The Flash Enlists ‘Vacation’ Directing Duo for ‘Flashpoint’ Solo Film
Listen, “From (two of) the writers of Spider-Man: Homecoming…” definitely sounds more attractive than “From the directors of the Vacation reboot,” but you’ll have to just split the difference with John Francis Daley and Jonathan Goldstein — and hey, they have a 50-50 (or 25-75?) shot of making a great Flashpoint movie for DC Films…which is a long-winded way of reporting that Daley and Goldstein are in talks to helm Ezra Miller’s big solo project for Warner Bros.
(TBH even “From that one kid on Freaks and Geeks and his writing partner” sounds better than “From the visionary directors of The Incredible Burt Wonderstone.”)
Per Variety, Daley and Goldstein are set to become the first directors hired since WB’s recent shakeup of the DC Films division, which saw New Line’s Walter Hamada (the executive producer of IT and The Conjuring franchise) step in to oversee the struggling comic book universe. The duo are currently in talks to helm Flashpoint, the solo movie featuring Ezra Miller’s Barry Allen, aka The Flash — one of the few great highlights of last fall’s disastrous Justice League.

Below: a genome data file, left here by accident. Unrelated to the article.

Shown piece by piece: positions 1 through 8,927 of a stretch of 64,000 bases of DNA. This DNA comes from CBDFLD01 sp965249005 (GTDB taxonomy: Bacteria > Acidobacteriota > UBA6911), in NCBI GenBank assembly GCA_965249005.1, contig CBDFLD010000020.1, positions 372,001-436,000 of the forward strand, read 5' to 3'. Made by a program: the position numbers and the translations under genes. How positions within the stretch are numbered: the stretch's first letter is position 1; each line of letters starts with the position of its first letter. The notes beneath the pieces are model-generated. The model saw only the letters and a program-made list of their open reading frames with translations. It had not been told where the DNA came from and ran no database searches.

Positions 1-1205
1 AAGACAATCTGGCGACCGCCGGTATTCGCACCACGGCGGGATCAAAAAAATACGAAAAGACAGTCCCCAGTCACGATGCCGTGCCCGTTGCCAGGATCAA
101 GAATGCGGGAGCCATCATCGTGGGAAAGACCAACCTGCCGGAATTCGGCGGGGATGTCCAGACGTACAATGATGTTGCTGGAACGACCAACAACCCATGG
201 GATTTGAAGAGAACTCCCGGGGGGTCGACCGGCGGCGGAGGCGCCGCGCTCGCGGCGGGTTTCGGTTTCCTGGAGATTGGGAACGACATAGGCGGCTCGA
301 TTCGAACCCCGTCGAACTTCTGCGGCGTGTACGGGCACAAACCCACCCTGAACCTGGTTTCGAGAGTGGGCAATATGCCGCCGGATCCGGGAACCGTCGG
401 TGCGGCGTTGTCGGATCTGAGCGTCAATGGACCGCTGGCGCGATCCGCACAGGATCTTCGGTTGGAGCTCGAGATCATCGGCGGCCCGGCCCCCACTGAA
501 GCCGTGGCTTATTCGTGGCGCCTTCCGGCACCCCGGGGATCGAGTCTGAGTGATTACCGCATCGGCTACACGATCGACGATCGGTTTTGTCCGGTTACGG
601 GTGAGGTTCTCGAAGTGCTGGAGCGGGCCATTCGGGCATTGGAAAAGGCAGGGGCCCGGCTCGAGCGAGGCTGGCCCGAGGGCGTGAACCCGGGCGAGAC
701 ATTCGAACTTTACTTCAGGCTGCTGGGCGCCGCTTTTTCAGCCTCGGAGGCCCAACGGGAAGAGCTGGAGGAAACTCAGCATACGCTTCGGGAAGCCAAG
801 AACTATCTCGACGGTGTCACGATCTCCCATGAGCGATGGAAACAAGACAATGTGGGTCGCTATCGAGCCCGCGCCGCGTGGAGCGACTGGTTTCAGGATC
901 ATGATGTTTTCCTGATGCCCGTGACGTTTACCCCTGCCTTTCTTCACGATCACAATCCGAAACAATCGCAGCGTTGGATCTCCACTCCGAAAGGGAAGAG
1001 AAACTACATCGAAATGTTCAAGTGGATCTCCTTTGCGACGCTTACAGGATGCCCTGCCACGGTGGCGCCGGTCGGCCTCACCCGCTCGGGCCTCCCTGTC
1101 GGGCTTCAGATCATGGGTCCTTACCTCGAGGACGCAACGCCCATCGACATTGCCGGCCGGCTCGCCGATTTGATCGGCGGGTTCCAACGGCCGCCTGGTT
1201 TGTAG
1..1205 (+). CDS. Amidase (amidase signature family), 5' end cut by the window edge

Dope director Rick Famuyiwa was the last filmmaker attached to Flashpoint, following Seth Grahame-Smith’s departure from the project early on. According to the report, WB wanted Ben Affleck to direct the film, but the actor declined (despite recently expressing a lingering desire to direct a Batman movie).
While the studio hunted for a new director (or in this case, directors), they enlisted King Arthur: Legend of the Sword writer Joby Harold to rework the screenplay.
Flashpoint takes its name from the DC Comics arc of the same name, which envisions a timeline where it was Bruce Wayne — not his father — who died, while Thomas Wayne went on to become the Batman; and Cyborg is hailed as Earth’s most beloved superhero, not Superman. WB has yet to set a release date for Flashpoint, but with Miller busy filming the Fantastic Beasts sequel, the studio has plenty of time to sort out their scheduling.